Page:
First of all, my apologies. You’ve read the title of this post, and now I’ve got you singing “Do Re Mi” (at least in your head, if not out loud). And it’s going to be stuck in your head all day. And possibly tomorrow. Whoops.
But when we sit down to talk over this question of gender in our Christian walk, it really is a good plan for us to “start at the very beginning, a very good place to start.” (Thank you, Rogers and Hammerstein.) Because just like A-B-C, 1-2-3 or do-re-mi provide the building blocks of literacy, numeracy and music learning, Genesis 1-3 is the foundation on which our Christian understanding of gender is built, among many other important concepts addressed by these three key chapters.
Oh, you once thought it was oh-so-simple, didn’t you? Adam and Eve swanned round in a perfect world with docile animals and beautiful gardens, always perfectly concealed behind bushes so they would be inoffensive in the children’s Bible pictures, at least until the advent of Fig Leaf Fashions and a later venture into the fur trade. Then that lousy snake poked his nose in where it wasn’t wanted, and it all went downhill from there. Kids’ Church Curriculum 101.
As you’ve got older, it’s become a little more complex. You’ve read other bits of the Bible that touch on this story in ways you’re not quite sure you really understand; perhaps other Christian books (good or bad) have come across your path; and quite likely, you’ve heard a sermon or two about this. It may have depended on where you were at in life and faith at the time, but some of the things you heard or read sat okay with you; some of them felt a bit uncomfortable but you might have had difficulty pinning down exactly why; while others may have had you feeling absolutely hopping mad or mutinous.
One thing I’ve noticed as I’ve read around this subject over the years is that there are a lot of big leaps of logic and theology made by a lot of people. Let’s not beat around the bush (Adam and Eve might be hiding demurely behind it!) – some of what you might read or hear out there is poor theology, directly harmful to the way men and women view themselves and interact,and has no genuine biblical basis at all.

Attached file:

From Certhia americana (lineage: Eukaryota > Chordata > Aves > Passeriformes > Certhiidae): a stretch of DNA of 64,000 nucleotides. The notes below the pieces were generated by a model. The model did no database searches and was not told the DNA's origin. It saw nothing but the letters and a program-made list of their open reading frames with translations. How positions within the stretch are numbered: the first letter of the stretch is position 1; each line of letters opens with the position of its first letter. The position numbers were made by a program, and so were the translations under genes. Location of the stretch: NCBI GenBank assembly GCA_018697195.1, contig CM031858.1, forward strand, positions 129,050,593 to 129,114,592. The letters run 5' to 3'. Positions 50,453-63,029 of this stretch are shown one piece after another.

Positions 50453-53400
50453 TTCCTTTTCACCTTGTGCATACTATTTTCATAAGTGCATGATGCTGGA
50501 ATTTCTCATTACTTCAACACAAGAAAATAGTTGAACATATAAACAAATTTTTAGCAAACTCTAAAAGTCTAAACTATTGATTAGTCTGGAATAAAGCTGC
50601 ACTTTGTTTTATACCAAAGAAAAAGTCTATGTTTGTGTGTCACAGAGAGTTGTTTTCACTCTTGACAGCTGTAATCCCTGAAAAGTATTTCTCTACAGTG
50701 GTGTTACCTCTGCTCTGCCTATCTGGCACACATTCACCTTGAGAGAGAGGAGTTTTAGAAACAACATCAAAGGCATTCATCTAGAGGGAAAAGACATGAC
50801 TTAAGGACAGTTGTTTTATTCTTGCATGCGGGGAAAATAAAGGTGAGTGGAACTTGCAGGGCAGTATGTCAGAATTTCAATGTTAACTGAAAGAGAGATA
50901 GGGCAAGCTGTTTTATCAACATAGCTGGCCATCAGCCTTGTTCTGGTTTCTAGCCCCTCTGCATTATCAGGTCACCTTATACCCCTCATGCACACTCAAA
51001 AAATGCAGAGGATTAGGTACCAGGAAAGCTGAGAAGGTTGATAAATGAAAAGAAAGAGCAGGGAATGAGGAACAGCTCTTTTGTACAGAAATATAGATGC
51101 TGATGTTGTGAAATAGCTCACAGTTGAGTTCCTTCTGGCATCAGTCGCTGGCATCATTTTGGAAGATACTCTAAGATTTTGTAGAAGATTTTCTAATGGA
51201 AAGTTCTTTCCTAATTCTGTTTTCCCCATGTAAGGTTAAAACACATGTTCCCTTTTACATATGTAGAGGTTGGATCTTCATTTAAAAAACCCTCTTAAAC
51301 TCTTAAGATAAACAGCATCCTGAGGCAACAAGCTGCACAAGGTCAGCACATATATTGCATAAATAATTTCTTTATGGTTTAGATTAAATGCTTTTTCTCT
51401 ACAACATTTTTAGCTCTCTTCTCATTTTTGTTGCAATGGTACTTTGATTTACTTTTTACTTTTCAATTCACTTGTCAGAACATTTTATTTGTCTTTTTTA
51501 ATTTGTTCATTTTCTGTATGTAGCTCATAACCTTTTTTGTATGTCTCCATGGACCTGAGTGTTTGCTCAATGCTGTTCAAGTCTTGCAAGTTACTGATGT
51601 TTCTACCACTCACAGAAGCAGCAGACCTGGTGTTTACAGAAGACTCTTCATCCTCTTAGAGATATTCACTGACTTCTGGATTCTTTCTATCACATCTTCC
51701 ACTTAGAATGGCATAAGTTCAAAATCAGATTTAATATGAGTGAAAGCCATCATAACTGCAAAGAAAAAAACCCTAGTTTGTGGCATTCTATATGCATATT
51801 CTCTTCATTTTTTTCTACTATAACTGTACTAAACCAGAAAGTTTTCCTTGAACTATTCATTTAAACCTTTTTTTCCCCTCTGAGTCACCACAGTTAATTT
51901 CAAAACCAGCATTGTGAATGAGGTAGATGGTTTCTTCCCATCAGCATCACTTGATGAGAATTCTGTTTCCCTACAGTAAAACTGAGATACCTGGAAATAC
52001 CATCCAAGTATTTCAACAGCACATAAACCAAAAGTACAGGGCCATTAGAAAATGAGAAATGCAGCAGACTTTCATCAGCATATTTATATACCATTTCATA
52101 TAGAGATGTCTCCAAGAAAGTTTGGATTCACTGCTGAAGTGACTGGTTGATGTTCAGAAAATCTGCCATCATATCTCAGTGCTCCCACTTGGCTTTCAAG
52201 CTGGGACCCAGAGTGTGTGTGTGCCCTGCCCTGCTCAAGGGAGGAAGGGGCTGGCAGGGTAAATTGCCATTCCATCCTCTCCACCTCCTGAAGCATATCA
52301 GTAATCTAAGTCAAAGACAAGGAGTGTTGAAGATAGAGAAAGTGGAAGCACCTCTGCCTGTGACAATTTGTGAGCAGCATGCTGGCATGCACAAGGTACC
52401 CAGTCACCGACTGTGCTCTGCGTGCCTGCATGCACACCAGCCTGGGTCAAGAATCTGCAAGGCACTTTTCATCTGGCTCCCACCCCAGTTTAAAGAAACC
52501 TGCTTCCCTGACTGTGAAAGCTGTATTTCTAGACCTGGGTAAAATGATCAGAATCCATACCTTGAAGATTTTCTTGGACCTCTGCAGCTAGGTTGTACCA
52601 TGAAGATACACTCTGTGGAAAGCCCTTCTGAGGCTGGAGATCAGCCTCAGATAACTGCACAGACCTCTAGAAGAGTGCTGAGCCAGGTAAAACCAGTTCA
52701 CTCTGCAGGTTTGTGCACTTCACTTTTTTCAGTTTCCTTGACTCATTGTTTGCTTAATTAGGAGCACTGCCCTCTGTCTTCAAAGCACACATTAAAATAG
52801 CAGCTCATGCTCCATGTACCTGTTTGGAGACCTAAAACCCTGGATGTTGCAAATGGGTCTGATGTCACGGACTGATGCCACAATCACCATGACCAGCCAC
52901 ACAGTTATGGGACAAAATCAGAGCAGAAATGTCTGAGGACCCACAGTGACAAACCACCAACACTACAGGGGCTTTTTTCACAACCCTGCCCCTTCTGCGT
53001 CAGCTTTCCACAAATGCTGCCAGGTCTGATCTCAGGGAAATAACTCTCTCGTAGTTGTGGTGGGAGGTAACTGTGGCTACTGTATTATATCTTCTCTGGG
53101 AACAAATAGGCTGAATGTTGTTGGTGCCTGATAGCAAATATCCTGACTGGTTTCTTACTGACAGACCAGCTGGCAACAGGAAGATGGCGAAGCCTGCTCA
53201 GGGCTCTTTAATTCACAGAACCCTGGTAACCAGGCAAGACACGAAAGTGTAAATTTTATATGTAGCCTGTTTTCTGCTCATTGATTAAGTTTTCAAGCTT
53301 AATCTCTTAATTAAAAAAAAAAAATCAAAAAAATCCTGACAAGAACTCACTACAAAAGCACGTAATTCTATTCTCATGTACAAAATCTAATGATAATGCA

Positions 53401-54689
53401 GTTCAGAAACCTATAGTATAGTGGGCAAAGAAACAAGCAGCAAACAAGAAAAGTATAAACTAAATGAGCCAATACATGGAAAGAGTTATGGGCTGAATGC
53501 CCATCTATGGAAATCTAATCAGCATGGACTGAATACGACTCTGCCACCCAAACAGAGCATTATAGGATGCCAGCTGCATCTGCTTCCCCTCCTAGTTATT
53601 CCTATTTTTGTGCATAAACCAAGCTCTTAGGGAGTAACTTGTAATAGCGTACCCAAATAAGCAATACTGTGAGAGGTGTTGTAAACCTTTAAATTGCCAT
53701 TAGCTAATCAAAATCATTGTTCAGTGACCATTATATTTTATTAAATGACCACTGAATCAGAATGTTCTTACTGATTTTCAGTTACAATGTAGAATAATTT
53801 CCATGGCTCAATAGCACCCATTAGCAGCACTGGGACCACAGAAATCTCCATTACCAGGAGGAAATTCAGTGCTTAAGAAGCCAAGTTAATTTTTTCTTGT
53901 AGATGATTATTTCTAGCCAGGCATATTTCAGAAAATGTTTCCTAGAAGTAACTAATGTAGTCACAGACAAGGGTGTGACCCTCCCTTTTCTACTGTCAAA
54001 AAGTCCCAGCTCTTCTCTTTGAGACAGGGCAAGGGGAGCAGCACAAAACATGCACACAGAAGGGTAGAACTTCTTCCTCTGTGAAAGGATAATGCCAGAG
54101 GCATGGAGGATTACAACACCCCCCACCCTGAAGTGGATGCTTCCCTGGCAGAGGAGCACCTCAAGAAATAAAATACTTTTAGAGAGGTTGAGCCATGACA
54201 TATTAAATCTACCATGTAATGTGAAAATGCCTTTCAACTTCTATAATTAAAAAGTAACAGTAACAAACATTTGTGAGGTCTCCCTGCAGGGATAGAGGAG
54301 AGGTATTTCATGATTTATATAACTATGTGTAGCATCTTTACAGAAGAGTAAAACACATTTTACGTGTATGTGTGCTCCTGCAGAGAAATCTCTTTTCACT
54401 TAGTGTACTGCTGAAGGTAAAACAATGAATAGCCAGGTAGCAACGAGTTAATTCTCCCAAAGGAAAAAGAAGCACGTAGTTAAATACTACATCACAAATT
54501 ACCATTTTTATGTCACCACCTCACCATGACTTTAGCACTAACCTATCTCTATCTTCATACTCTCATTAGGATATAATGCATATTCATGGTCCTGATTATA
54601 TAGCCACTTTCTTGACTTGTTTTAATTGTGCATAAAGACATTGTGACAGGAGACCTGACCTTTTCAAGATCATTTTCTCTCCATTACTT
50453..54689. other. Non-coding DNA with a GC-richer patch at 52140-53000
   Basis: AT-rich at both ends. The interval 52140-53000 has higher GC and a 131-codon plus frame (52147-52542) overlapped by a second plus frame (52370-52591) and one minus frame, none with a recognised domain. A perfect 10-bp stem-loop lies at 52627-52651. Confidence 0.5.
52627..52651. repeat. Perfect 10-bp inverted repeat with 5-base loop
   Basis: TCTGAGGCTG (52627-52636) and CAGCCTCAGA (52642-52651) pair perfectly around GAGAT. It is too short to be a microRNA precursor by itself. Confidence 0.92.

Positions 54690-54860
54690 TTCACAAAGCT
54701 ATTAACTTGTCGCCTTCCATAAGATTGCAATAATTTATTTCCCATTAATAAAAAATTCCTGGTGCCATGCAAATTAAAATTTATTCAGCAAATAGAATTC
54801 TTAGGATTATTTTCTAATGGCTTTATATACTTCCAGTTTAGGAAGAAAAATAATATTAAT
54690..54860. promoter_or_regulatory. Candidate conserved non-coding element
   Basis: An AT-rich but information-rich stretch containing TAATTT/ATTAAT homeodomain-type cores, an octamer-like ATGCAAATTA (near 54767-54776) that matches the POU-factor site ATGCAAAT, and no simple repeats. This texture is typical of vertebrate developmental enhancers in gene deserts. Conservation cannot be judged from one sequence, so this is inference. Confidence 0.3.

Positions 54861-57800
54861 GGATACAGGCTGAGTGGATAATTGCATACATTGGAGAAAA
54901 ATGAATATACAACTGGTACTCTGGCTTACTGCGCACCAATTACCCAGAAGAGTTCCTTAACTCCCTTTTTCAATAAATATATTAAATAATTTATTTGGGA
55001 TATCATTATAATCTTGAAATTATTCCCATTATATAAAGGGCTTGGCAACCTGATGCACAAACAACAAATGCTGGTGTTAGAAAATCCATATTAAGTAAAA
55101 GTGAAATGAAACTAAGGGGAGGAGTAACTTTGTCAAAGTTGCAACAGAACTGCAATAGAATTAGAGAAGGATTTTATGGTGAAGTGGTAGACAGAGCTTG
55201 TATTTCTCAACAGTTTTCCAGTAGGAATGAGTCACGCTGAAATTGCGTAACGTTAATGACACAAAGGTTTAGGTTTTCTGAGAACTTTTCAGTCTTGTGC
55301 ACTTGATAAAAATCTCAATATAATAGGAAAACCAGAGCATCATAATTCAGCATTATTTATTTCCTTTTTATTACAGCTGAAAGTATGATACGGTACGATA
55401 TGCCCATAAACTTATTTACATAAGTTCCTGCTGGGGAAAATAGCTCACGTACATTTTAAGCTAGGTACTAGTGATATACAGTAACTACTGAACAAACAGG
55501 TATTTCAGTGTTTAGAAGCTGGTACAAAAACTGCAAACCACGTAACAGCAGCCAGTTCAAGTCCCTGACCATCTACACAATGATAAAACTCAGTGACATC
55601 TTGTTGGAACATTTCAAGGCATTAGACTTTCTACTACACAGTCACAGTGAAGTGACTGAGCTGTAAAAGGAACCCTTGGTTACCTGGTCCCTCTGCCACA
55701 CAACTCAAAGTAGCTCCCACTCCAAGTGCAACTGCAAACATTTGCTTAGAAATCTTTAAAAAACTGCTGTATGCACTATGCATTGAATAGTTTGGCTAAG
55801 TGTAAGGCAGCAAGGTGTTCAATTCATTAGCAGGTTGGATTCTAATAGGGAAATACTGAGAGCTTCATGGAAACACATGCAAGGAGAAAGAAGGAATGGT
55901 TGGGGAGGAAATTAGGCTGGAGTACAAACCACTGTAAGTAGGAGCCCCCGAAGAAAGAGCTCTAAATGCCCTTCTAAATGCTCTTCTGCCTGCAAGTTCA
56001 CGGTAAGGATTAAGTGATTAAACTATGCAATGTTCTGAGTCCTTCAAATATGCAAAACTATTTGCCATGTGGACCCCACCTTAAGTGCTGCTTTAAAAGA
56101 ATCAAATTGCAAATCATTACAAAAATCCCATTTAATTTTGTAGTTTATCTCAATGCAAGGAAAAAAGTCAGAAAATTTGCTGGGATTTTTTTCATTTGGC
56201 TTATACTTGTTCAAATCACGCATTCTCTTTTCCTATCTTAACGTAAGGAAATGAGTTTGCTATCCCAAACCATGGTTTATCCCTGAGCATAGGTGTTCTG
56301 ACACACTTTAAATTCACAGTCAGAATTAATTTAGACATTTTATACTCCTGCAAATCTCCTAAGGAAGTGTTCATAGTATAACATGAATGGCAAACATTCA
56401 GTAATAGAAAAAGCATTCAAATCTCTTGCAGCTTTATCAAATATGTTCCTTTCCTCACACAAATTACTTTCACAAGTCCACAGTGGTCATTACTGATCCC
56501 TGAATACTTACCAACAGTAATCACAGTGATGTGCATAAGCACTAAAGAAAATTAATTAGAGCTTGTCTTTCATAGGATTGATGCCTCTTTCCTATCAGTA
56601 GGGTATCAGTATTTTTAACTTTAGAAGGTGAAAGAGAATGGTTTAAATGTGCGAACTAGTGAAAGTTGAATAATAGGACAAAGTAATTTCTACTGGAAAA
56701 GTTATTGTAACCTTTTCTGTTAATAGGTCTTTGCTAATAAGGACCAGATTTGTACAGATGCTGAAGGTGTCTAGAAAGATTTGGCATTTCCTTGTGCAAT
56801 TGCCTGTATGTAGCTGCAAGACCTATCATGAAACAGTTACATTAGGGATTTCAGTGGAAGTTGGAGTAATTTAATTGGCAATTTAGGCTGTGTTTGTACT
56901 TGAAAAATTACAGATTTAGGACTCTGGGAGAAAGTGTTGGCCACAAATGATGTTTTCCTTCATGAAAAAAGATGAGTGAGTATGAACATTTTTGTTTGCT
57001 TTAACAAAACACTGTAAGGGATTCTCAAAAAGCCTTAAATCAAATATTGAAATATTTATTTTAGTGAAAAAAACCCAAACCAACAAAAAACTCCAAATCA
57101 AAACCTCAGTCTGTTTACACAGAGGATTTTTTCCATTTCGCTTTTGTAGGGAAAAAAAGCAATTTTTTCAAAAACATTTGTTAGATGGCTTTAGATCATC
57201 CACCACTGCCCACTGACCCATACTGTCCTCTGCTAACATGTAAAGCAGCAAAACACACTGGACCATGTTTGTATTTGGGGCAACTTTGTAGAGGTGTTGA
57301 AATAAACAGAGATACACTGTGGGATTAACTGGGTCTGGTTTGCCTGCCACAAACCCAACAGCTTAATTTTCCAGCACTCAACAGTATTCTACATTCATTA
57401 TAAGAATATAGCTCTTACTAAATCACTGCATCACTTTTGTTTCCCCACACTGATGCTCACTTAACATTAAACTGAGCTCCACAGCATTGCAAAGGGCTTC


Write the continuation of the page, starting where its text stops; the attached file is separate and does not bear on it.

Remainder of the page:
Remember when Jamie Oliver was known as the Naked Chef? I can recall a time when I assumed this was not a show that ought to be broadcast during a “family” timeslot! I was fairly relieved to discover it was not the chef who was naked, but rather, the food. By that, Jamie Oliver meant that he was stripping the recipes back to simple flavours and techniques, without the pretentious elements of most celebrity cooking at the time.
So, it’s time for us to take the “Naked Bible” approach. Over a few posts, I want to strip these texts back. Find out what the Bible is really saying about it. Explore whether there are some ideas that might be fairly common out there which we really need to consign to the old circular filing cabinet (that’s the rubbish bin, if that’s not a phrase they use where you come from!). Try to get a handle on what the early readers of Genesis might have understood and the author’s intent. Tease out what God had in mind when he “created them male and female.” Discover the beauty of God’s design for male and female.
So grab a Bible, sit down and have a read in preparation for the discoveries we’re going to make together in these next few posts. If you’ve got questions you’d particularly like to see answered in these posts, then leave a comment below or send me an email to email@example.com.
Find post 2 in this series on Genesis 1-3 here.